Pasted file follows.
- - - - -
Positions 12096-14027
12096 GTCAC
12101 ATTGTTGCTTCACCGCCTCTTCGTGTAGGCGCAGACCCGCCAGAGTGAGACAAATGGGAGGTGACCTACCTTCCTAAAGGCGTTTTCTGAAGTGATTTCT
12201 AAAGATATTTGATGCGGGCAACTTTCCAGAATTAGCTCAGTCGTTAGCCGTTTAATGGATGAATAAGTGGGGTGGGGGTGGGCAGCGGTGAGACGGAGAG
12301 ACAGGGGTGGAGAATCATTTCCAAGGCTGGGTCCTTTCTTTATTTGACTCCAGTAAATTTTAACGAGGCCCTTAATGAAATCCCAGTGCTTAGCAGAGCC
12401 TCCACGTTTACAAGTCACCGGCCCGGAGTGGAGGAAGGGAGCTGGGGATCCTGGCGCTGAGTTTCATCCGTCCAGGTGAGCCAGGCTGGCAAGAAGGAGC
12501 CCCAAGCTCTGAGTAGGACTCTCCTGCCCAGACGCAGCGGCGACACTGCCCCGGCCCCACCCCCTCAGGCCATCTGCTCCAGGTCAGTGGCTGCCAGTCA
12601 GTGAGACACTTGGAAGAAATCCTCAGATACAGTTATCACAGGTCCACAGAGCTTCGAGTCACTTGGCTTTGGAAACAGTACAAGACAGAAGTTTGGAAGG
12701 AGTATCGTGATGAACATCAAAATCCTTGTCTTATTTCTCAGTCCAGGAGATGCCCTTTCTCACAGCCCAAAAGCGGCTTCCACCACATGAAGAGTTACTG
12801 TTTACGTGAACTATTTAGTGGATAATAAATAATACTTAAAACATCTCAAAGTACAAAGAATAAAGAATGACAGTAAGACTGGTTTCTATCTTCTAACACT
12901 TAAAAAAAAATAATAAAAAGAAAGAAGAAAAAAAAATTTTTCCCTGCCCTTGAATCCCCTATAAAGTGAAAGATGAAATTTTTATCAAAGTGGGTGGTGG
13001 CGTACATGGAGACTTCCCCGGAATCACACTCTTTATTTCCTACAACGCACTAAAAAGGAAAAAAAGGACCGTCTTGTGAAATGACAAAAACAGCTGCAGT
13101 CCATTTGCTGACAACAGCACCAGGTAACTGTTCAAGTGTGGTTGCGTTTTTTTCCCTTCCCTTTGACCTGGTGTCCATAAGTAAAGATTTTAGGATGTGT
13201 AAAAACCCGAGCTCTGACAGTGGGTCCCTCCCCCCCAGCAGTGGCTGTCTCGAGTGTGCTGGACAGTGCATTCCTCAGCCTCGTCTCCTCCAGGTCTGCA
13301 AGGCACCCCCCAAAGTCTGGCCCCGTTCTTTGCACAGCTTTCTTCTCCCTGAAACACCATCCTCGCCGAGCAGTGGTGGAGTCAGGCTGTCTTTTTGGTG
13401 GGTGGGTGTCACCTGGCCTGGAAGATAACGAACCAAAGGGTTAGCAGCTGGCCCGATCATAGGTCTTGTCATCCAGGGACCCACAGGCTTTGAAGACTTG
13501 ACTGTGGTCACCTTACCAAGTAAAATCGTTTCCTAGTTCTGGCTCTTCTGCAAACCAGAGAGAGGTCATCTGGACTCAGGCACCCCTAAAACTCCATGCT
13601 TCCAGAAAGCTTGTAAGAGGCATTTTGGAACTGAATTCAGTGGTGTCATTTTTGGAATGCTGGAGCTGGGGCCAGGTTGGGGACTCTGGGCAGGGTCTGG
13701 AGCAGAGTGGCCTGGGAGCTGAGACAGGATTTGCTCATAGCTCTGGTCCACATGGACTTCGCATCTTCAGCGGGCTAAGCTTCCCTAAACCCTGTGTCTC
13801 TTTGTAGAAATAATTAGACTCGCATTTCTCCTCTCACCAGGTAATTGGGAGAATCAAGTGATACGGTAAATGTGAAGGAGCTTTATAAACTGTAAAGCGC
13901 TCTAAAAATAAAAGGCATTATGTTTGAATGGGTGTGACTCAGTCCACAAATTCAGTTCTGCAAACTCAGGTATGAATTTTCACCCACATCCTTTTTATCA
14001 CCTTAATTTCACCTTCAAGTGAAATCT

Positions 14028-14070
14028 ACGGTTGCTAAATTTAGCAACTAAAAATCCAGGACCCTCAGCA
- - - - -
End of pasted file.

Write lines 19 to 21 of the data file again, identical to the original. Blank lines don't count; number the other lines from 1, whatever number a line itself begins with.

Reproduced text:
13701 AGCAGAGTGGCCTGGGAGCTGAGACAGGATTTGCTCATAGCTCTGGTCCACATGGACTTCGCATCTTCAGCGGGCTAAGCTTCCCTAAACCCTGTGTCTC
13801 TTTGTAGAAATAATTAGACTCGCATTTCTCCTCTCACCAGGTAATTGGGAGAATCAAGTGATACGGTAAATGTGAAGGAGCTTTATAAACTGTAAAGCGC
13901 TCTAAAAATAAAAGGCATTATGTTTGAATGGGTGTGACTCAGTCCACAAATTCAGTTCTGCAAACTCAGGTATGAATTTTCACCCACATCCTTTTTATCA